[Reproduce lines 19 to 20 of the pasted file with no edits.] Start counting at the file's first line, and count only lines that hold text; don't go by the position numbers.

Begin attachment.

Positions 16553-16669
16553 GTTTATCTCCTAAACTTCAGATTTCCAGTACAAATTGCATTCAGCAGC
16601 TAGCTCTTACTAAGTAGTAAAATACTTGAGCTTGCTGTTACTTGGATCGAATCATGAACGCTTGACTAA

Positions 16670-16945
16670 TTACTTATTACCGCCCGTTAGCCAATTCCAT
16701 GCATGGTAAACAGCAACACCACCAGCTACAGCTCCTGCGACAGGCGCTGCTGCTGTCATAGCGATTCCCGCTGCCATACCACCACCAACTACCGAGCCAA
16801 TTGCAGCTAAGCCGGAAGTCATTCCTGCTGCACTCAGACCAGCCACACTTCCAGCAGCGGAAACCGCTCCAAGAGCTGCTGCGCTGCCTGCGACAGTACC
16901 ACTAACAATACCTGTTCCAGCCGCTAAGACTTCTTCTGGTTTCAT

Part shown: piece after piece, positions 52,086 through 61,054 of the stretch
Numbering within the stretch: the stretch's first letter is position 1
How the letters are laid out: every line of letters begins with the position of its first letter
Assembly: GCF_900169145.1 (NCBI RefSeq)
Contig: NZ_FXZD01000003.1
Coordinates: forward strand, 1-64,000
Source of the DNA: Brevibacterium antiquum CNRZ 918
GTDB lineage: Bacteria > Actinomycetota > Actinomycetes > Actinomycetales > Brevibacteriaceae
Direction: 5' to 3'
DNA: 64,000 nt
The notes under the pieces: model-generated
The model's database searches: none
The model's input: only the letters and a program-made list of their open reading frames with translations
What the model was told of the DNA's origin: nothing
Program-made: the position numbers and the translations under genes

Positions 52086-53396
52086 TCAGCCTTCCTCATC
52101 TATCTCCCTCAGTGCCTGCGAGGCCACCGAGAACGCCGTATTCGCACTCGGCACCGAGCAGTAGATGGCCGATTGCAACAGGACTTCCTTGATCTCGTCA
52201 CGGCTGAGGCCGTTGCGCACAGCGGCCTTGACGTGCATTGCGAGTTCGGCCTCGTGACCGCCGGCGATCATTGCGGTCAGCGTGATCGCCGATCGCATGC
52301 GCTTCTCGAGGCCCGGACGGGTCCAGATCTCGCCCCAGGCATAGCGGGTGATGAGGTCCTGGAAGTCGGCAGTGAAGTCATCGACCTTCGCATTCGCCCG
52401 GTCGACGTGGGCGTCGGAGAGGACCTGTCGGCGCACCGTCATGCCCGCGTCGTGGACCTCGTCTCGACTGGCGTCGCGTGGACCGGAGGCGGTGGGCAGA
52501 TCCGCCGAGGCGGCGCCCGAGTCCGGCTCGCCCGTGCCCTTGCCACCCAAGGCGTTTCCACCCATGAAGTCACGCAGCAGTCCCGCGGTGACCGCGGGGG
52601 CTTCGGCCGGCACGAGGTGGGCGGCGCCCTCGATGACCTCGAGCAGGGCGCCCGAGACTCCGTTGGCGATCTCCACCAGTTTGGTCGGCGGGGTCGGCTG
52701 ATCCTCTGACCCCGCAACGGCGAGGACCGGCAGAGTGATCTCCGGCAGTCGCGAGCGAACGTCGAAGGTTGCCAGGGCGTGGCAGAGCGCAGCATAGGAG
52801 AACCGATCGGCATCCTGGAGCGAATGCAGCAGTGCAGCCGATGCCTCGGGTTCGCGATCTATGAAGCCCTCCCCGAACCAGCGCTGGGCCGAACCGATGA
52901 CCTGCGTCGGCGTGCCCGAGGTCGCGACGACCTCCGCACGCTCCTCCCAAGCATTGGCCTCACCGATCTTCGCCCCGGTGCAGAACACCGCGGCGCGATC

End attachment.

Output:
The notes under the pieces: model-generated
The model's database searches: none